Intelligent machines are slowly permeating every aspect of our professional and personal lives, according to What to Do When Machines Do Everything. In terms of how both organizations and individuals perform their daily work, these new machines are omnipresent, fast-growing and deeply disruptive.
Consequently, many companies are baffled and tentative about how to react and where to employ this powerful technology into their own daily operations. Some large insurance and brokerage firms have begun dabbling with robotic process automation (RPA) as a way to reduce costs by automating outsourced and low-risk work.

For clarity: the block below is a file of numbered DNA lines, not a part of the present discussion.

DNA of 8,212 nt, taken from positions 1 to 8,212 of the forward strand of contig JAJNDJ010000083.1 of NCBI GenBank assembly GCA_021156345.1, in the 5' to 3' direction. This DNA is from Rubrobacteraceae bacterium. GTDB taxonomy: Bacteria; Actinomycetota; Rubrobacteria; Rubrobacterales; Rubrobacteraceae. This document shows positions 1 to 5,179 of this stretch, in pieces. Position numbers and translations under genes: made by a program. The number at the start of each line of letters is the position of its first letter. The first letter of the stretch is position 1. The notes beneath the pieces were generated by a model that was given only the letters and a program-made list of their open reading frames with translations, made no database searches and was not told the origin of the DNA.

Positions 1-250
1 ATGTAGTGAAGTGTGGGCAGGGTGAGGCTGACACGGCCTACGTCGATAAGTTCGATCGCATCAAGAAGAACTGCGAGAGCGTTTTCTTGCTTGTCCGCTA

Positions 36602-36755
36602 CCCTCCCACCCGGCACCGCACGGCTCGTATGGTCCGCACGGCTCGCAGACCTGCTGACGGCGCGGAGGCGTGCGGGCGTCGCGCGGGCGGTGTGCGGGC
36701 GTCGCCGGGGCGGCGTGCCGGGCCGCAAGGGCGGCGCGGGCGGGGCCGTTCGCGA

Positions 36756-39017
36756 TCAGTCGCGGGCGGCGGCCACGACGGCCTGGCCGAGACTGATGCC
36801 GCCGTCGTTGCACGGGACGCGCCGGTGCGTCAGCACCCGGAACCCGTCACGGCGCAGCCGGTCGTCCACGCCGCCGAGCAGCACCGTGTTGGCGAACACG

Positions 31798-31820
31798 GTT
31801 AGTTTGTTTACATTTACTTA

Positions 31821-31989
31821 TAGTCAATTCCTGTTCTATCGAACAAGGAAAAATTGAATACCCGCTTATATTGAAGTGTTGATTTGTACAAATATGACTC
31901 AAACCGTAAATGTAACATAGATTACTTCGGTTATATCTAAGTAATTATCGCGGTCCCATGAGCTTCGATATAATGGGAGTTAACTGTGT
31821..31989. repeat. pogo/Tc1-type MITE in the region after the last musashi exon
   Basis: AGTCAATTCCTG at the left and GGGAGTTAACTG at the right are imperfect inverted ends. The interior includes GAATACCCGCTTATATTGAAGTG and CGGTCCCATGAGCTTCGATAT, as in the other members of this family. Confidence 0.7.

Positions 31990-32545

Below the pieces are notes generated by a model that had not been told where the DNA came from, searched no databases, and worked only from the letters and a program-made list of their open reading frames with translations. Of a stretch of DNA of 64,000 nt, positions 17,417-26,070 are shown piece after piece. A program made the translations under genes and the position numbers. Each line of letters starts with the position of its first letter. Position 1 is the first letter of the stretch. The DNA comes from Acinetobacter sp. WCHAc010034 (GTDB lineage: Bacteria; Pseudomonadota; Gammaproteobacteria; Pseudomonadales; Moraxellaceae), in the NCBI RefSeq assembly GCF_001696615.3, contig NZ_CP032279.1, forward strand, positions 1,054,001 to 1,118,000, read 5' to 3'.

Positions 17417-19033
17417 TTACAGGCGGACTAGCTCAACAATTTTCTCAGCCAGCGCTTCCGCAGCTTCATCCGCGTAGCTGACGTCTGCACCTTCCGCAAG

While the intentions behind them are sound, many RPA initiatives have failed to achieve the desired cost-containment objectives, however. This is partly due to “overpromising and under-delivering” supply, but also because early buyers don’t yet know where to apply the promising technology to the most suitable business cases.